Pehaps the author has an axe to grind or a grant award pending.
 

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Re: Study Shows Traffic Tickets Could Save Drivers’ Lives (Silly_me)

Quote, originally posted by Silly_me »

Thus the speeder is a more alert driver.
I'd weigh more faith in his opinion than of the ticket=safety idea. Either way the traffic cop saves lives

Given the amount of clueless driving that I've seen, there are plenty of both fast and slow drivers who are clueless. Also, being alert is not the whole thing -- some drivers take a lot of stupid risks (quite common with fast drivers, but also a problem with slow drivers).
 

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Re: Study Shows Traffic Tickets Could Save Drivers’ Lives (theevilshiftkey)

Quote, originally posted by theevilshiftkey »
What a pile. Let's take two unrelated things and correlate data until something actually matches. Hmmm... there are more accidents in the winter, and people buy lots of things for Christmas in the winter.... CHRISTMAS CAUSES ACCIDENTS! BAN CHIRSTMAS!!!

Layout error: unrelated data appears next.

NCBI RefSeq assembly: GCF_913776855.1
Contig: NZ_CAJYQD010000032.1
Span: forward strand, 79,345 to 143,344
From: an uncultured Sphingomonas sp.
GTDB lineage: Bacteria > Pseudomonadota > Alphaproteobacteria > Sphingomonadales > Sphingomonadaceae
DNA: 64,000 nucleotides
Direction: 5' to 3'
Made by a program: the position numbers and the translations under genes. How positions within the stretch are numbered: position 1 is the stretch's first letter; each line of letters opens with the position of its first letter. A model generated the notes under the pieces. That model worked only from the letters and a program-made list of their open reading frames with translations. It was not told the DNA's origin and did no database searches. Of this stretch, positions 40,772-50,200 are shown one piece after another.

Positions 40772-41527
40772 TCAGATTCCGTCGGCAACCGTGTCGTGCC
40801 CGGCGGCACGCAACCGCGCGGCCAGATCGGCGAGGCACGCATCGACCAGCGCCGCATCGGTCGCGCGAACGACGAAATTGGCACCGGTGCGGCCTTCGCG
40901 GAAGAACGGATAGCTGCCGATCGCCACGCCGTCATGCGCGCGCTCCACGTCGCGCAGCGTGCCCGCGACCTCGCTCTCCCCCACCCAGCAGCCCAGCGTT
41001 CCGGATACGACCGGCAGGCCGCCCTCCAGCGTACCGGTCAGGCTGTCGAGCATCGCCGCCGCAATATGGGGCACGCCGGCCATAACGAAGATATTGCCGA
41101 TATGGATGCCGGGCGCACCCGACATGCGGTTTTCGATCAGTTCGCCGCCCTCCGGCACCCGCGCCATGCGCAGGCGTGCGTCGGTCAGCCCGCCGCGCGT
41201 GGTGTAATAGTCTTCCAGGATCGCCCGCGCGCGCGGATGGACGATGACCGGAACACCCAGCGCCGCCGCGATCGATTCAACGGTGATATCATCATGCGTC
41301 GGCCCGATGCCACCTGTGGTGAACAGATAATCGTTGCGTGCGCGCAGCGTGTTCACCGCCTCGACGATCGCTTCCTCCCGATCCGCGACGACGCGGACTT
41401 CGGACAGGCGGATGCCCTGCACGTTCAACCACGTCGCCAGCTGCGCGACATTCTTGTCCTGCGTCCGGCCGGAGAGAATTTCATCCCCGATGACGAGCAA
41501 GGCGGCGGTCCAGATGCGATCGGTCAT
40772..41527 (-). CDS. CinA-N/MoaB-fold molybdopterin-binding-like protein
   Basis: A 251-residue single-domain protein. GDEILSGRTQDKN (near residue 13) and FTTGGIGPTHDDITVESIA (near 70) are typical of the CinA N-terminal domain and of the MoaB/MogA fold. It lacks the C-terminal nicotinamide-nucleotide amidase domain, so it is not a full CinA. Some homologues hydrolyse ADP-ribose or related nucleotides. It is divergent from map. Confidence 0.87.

A correlation is not necessarily a causal relationship. All it says is that they are related. A correlation can also be taken the opposite way; for example this study could just as easily say that fatal accidents reduce tickets rather than the other way around.
 

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Re: Study Shows Traffic Tickets Could Save Drivers’ Lives (Richard Hurts)

Actually, the article says Stanford not Berkeley, but it was also these rocket scientists that statisticly proved cell phone use while driving causes accidents. I think this goes to show how wrong they actually are. As we know it is not the cell phone use but distracted driving that leads to accidents. In other words, people who don't pay attention to what they are doing will cause traffic accidents. Yes sir, these guys are indeed rocket scientists.
 

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Re: Study Shows Traffic Tickets Could Save Drivers’ Lives (Richard Hurts)

I don't believe a word that ABC News says. They are the most corrupt news organization this side of Al-Jazeera. I take this with a grain of salt just like every other story they produce. I wonder which advertiser they are trying to please by publishing this BS?